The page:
New Project to Explore 'Fifty Feminist States' of America

Fifty Feminist States

Fifty Feminist States is a new multimedia storytelling project from “Fifty Feminist Mantras” author Amelia Hruby, a writer, podcast producer, CHIRP Radio DJ and Ph.D. candidate from Chicago whose intensely thoughtful work I’m a teensy bit obsessed with.

As the name suggests, Fifty Feminist States will take Amelia across the country to interview feminist activists about their work. Planned as the center of the project is a podcast “that tells the stories of feminist struggles for women’s rights, LGBTQ+ rights, and rights of all oppressed communities through the voices of the folks fighting those fights,” according to a Kickstarter page launched to help cover travel and project expenses. As of press time two days in, the campaign had already raised nearly $2,400 of its $5,000 goal. 

Amelia is planning to spend six months from July-December of this year traveling to as many states as possible on what she describes as “a shoe-string budget (think couchsurfing, camping, and efficient gas mileage).”

In the midst of her fundraising effort and feminist conscious-raising events, she and I had a quick email exchange about her plans.

Amelia Hruby of Fifty Feminist States

Why/when did you decide to do this project?

On a very personal level, I came up with the idea for the project last June, and, honestly, it felt like it arrived in my lap like a gift. I spent the last two years cultivating new skills (podcasting, zine-making) and deepening my interests (in feminism, activism, and more), and Fifty Feminist States combines all of them in a way that feels organic and whole.

But on a much larger level, I decided to do this project when I saw the real gaps between our 2018 pop-culture discourse surrounding feminism, the decades of academic theory of feminism that I’ve learned in my Ph.D. studies, and the recent work of feminist activists and artists who are fighting to combat pervasive discrimination in our society. Because I’ve had access to all three of these areas, I wanted to build a project that could bridge those gaps and create conversations that could reach a large audience without diminishing the nuance of feminist issues and feminists themselves. Twenty-first century feminism is not just the Women’s March, it’s not just about equal pay or reproductive rights, and it is different in every state. I want to dig into that nuance and tell compelling stories that explore it.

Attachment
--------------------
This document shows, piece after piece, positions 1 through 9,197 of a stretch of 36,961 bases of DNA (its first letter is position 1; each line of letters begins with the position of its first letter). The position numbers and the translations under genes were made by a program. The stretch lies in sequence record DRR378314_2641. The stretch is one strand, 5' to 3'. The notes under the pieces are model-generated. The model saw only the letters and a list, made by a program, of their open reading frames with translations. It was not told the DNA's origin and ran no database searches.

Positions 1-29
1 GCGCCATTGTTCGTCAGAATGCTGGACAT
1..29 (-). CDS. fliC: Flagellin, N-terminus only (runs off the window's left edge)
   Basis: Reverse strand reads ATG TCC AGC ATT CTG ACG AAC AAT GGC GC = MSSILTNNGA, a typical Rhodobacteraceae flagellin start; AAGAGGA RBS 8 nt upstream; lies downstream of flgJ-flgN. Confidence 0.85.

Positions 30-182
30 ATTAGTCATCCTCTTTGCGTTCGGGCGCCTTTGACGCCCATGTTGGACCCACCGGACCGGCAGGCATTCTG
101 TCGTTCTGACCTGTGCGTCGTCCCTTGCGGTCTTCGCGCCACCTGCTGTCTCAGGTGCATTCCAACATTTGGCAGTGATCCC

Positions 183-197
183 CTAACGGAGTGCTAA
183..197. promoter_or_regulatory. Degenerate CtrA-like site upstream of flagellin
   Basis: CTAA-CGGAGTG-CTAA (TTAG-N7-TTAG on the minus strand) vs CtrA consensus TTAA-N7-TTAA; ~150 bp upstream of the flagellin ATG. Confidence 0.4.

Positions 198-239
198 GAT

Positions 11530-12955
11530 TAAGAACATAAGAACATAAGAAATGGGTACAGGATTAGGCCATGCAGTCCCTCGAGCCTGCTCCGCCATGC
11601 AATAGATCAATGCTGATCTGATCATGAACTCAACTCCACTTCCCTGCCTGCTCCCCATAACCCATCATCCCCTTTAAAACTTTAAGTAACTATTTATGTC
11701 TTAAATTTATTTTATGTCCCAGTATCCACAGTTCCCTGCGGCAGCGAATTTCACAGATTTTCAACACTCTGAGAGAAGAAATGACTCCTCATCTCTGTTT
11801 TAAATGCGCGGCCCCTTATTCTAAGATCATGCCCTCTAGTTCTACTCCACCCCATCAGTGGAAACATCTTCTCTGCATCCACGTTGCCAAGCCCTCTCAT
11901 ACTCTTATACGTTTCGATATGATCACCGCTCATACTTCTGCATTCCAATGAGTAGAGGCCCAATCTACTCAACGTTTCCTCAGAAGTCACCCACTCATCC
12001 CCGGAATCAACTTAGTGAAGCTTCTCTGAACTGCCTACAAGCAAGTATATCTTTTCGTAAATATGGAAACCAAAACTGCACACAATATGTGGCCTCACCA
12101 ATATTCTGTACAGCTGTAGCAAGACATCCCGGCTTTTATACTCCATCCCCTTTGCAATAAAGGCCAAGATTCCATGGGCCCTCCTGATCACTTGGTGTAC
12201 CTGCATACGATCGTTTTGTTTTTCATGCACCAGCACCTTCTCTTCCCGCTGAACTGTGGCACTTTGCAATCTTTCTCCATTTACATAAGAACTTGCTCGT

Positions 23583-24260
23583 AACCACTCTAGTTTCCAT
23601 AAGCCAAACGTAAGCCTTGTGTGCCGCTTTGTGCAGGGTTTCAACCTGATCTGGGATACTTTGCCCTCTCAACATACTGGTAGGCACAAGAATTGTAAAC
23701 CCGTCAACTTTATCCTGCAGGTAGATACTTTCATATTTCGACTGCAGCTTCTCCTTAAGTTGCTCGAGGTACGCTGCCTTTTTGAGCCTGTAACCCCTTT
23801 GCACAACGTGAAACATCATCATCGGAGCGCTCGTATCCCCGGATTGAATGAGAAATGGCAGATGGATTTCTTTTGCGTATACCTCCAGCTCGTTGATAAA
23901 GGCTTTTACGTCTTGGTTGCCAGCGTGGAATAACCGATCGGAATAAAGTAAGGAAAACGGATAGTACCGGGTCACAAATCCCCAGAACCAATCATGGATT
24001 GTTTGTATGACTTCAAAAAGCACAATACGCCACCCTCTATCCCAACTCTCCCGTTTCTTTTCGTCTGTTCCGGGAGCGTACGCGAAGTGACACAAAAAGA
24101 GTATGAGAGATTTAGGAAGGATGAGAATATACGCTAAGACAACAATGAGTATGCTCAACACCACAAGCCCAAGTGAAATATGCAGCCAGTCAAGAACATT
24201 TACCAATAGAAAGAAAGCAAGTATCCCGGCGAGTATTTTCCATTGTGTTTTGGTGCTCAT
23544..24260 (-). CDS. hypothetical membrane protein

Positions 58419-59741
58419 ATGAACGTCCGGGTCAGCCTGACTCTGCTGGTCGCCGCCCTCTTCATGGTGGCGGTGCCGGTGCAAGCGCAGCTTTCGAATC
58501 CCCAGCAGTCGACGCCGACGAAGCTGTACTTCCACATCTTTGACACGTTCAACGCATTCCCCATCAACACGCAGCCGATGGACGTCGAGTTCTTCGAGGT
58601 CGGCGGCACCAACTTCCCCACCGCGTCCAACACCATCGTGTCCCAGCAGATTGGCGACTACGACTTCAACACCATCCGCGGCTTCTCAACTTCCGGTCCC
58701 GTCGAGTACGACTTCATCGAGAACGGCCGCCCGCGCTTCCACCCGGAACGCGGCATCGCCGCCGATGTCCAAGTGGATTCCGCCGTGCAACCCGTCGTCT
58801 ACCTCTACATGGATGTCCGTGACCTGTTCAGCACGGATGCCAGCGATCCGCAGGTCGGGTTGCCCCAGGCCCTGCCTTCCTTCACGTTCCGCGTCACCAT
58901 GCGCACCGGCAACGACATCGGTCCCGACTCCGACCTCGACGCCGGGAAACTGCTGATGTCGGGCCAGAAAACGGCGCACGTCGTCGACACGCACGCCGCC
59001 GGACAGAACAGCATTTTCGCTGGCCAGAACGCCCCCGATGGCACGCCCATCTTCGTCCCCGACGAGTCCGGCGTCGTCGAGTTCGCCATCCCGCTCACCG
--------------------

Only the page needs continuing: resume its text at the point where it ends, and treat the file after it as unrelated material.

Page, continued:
How will you find the folks to interview?

In my personal, political, and academic work, I’ve cultivated a wide network of feminist activists and artists that I intend to tap into as I travel. And as soon as I mention the project to folks, they always immediately mention that they know at least one person I should reach out to and interview. I want to follow those channels intentionally but responsively, and be very open to how the project evolves as each person introduces me to another to interview.

How can people get in touch with you to be interviewed, issue invitations, etc.?

For now people can email me at hi@ameliahruby.com! Once the Fifty Feminist States website is live (hopefully, after the Kickstarter is funded!), I’ll have a more formal submission form there. But I always love emails!

Are there any specific events you’re hoping to hit in certain cities?

The trip isn’t planned around any events right now, but there are some iconic feminist spaces I’m hoping to visit. I have a fascination with feminist community centers that become nurturing and fertile spaces for women like those I hope to interview to work, so I’m really looking forward to spending time at New Women Space in Brooklyn, The Women’s Center for Creative Work in Los Angeles, and hopefully other similar spaces I find in smaller cities across the country!

Any places you’re nervous about visiting?

I grew up in the South, have lived in the Midwest for five years and have spent ample time on both U.S. coasts, so geographically I feel particularly acquainted with the United States. That said, I am nervous about the ebbs and flows of the trip – where folks will be most welcoming or not, how my energy will deplete and swell as I travel, and things like that. But I’m so excited to explore and learn!

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Karen Hawkins is the Founder and Rebelle in Chief of Rebellious Magazine. She is a recovering mainstream media reporter and editor who wants to thank her former boss for naming the online magazine she's always wanted to start when he called her “Rebellious” for taking too many weekends off. When she isn't instigating a media Rebellion, she's thanking her lucky starlets she gets to do whatever she wants on weekends.